PUBLISHER'S SUMMARY: The Extended Specimen highlights the research potential for ornithological specimens, and is meant to encourage ornithologists poised to initiate a renaissance in collections-based ornithological research. Contributors illustrate how collections and specimens are used in novel ways by adopting emerging new technologies and analytical techniques. Case studies use museum specimens and emerging and non-traditional types of specimens, which are developing new methods for making biological collections more accessible and "usable" for ornithological researchers. Thus, book documents the power of ornithological collections to address key research questions of global importance.
RECOMMENDATION: For those with a technical interest in ornithological specimens.
Tuesday, August 8, 2017
1) McKay, John J.. Discovering the Mammoth: A Tale of Giants, Unicorns, Ivory, and the Birth of a New Science. 2017. Pegasus Books. Hardbound: 241 pages. Price: $27.95 U.S.
PUBLISHER'S SUMMARY: The fascinating saga of solving the mystery of this ancient animal who once roamed the north country―and has captivated our collective imagination ever since.
Today, we know that a mammoth is an extinct type of elephant that was covered with long fur and lived in the north country during the ice ages. But how do you figure out what a mammoth is if you have no concept of extinction, ice ages, or fossils? Long after the last mammoth died and was no longer part of the human diet, it still played a role in human life. Cultures around the world interpreted the remains of mammoths through the lens of their own worldview and mythology.
When the ancient Greeks saw deposits of giant fossils, they knew they had discovered the battle fields where the gods had vanquished the Titans. When the Chinese discovered buried ivory, they knew they had found dragons’ teeth. But as the Age of Reason dawned, monsters and giants gave way to the scientific method. Yet the mystery of these mighty bones remained. How did Enlightenment thinkers overcome centuries of myth and misunderstanding to reconstruct an unknown animal?
The journey to unravel that puzzle begins in the 1690s with the arrival of new type of ivory on the European market bearing the exotic name "mammoth." It ends during the Napoleonic Wars with the first recovery of a frozen mammoth. The path to figuring out the mammoth was traveled by merchants, diplomats, missionaries, cranky doctors, collectors of natural wonders, Swedish POWs, Peter the Great, Ben Franklin, the inventor of hot chocolate, and even one pirate.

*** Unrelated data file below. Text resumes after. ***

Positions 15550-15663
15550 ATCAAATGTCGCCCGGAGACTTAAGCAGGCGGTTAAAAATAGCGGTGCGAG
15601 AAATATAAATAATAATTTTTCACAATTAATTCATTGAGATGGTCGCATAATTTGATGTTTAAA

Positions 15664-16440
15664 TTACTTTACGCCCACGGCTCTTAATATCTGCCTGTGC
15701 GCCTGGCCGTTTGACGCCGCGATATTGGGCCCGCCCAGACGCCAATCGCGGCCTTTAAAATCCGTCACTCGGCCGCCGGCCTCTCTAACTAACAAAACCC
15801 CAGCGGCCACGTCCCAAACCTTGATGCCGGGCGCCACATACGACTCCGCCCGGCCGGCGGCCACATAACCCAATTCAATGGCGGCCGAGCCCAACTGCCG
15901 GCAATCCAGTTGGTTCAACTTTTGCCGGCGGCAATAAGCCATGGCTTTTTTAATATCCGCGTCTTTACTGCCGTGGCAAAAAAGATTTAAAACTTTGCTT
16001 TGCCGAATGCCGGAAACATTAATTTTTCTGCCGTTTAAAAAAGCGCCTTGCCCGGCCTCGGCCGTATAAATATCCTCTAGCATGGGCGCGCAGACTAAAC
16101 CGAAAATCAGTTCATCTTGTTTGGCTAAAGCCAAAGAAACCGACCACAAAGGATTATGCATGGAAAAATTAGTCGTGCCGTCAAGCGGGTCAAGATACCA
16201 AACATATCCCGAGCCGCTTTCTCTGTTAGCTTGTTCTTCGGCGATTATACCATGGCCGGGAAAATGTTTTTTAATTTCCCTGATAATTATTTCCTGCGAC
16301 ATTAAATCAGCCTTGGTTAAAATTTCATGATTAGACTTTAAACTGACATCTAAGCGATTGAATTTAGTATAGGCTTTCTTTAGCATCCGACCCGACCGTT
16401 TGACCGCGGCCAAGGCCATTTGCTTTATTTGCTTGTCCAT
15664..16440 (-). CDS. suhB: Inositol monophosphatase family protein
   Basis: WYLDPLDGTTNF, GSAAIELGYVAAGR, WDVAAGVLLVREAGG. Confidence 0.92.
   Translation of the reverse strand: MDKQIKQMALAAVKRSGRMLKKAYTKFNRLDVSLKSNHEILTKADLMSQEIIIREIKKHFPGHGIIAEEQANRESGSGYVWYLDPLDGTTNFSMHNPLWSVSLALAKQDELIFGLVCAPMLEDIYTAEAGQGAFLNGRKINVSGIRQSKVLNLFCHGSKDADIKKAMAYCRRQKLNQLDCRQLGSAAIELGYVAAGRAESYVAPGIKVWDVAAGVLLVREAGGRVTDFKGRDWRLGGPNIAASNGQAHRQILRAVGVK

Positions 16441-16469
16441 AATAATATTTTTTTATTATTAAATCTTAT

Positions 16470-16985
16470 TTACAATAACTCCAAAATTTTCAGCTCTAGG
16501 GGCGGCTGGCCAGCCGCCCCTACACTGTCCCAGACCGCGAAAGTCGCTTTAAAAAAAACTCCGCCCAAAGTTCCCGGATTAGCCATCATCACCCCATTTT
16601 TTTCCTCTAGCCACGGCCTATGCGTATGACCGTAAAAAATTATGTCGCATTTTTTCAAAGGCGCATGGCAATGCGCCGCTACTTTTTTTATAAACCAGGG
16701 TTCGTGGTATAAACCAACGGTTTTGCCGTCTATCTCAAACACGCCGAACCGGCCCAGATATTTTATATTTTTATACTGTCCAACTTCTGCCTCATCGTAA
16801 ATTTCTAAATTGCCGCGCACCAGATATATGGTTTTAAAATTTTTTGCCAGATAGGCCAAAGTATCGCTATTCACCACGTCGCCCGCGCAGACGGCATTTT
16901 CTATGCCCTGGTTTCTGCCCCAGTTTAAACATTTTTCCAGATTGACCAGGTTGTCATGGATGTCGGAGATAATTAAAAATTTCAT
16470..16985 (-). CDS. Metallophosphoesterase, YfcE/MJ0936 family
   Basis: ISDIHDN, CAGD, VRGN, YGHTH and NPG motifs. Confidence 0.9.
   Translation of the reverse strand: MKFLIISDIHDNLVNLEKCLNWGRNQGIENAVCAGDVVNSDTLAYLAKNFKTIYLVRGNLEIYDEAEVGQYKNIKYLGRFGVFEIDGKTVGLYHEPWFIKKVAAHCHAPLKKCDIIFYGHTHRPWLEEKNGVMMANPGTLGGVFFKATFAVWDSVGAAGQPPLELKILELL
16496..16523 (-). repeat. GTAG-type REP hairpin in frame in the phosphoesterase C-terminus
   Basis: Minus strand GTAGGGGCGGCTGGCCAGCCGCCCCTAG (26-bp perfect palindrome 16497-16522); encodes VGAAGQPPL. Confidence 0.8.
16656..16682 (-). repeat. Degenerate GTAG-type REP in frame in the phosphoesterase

McKay brings together dozens of original documents and illustrations, some ignored for centuries, to show how this odd assortment of characters solved the mystery of the mammoth and, in doing so, created the science of paleontology. 8 pages of black-and-white illustrations.
RECOMMENDATION: For those with an interest in mammoths.
Saturday, August 5, 2017
1) Thibault, Jean-Claude and Alice Cibois. Birds of Eastern Polynesia: A Biogeographic Atlas. 2017. Lynx Edicions. Hardbound: 438 pages. Price: $37.50 U.S.
PUBLISHER'S SUMMARY: Birds of Eastern Polynesia is the first biogeographic atlas covering all of the birds of one of the largest areas of Oceania. The book treats all of the 241 species, including extinct birds, ever recorded on the Line Islands, the Cook, Austral, Society, Marquesas, Tuamotu and Gambier archipelagos, the Pitcairn Group, and the Eastern Is. Group. Their distribution over the 151 islands of the region is detailed in 142 maps. The species accounts include systematics, a detailed morphometric or genetic analysis when it is available, and data on distribution, population size and trends, habitat and breeding. All species recorded in Eastern Polynesia are illustrated in color, except those only known by bone records.
Birds of Eastern Polynesia represents an original and much needed ornithological synthesis of all the available literature on Eastern Polynesian birds, including many difficult-to find reports, as well as unpublished data gathered from local ornithologists and biologists. It also contains new data collected by the authors during numerous field trips in Eastern Polynesia and during visits to museum collections. This work presents a complete overview of this vast oceanic region for anyone with an interest in the biology, biogeography and conservation of the birds of the Pacific islands.
RECOMMENDATION: For those with a serious interest in the birds of the region.
RECOMMENDATION: For those with a serious interest in the birds of the region.